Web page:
Alaska polar bear becomes first to die from bird flu

Alaska polar bear becomes first to die from bird flu

An Alaskan polar bear has become the first of its species to reportedly die from avian influenza, also known as HBN1, after the disease was first detected in the US in January of 2022.

It’s believed that the animal had been feasting on carcasses of dead birds that had contracted the disease, State Veterinarian Dr Bob Gerlach told the Alaska Beacon. Its body was discovered in Alaska’s North Slope Borough, near Utqiagvik, in October. The death marks the first of its kind worldwide.

Speaking to the newspaper, the official said, “This is the first polar bear case reported, for anywhere.” He subsequently reported the death to the World Organisation for Animal Health. He added that the case has received attention in other Arctic nations with polar bear populations.

Officials tested the animal’s remains on December 6, and confirmed it had contracted the virus the same day. Other species in the state have also died from the disease, including red foxes and a brown bear, according to data from the state veterinarian’s office.

Thousands of cases of the disease were found across the US in domestic poultry and wild birds two years ago. The same strain of the virus found in the US is currently spreading throughout Europe and Asia.

It’s unknown if other polar bears have died from the disease. Dr Gerlach told the newspaper that the scientific community is dependent on biologists conducting surveillance, which can be difficult to monitor in remote parts of the arctic.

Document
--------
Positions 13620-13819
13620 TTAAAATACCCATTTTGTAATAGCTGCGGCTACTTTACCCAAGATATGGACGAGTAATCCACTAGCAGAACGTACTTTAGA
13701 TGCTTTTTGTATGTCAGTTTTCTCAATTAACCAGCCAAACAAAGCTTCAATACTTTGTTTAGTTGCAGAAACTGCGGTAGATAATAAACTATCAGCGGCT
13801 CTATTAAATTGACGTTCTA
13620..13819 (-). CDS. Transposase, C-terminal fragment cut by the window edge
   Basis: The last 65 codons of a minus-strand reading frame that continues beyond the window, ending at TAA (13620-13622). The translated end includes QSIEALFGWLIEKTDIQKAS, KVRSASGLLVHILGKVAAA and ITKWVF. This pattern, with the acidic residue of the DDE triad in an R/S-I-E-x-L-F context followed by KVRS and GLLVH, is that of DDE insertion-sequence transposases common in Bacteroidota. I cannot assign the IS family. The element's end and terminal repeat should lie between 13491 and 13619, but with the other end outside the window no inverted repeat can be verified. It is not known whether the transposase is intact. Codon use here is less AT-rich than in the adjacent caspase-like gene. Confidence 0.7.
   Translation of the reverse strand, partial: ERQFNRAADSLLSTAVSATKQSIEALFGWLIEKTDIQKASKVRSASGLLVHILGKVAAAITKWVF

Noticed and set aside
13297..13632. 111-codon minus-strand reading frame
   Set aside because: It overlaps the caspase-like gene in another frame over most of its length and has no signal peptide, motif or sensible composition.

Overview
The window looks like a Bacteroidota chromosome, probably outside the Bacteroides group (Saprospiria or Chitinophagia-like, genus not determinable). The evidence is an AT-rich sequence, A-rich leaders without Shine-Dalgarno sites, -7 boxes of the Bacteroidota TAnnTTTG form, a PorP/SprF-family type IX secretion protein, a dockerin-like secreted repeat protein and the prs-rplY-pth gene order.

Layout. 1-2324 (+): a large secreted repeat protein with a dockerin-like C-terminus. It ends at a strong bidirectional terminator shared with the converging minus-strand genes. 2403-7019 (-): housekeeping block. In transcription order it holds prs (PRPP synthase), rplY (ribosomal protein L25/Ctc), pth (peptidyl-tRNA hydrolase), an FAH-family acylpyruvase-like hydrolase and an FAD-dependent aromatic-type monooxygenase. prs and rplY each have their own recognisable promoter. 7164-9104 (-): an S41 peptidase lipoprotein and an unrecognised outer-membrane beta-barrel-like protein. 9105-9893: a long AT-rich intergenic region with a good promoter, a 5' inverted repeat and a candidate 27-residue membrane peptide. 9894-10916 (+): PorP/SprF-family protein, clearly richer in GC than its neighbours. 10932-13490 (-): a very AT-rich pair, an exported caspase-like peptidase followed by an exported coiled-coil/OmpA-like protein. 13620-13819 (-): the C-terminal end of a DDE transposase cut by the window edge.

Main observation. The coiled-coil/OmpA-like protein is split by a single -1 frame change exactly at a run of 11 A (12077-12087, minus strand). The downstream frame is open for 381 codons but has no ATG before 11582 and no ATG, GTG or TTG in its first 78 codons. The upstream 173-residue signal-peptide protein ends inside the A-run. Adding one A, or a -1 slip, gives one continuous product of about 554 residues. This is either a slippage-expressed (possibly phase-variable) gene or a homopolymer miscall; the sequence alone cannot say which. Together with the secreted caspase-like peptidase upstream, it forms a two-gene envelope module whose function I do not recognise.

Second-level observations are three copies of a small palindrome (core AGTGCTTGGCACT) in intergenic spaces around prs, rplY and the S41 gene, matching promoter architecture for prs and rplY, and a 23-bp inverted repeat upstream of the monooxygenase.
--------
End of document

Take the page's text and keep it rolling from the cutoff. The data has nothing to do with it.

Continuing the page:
Polar bears normally hunt and eat seals they find on sea ice, but they don’t need to ingest infected birds in order to contract the disease, as did the Alaskan mammal. The virus can be maintained in the environment, especially one that is cold, Dr Gerlach told the outlet.

According to the World Wildlife Fund, polar bears are currently classified as vulnerable, meaning they are facing a high risk of extinction. There are roughly 22,000 to 31,000 of the mammals in the wild. They typically are found in Canada, Alaska, Russia and Norway.

In November, researchers in the UK determined that the virus “could signal one of the largest ecological disasters of modern times,” if it begins to cause mass mortalities in penguin colonies. Officials within regions home to the birds are currently monitoring mortality rates.

The state veterinarian’s office is advising owners of domestic poultry to take steps to prevent contact between wild and domestic birds. The risk to humans from the current strain is relatively low, the agency stated.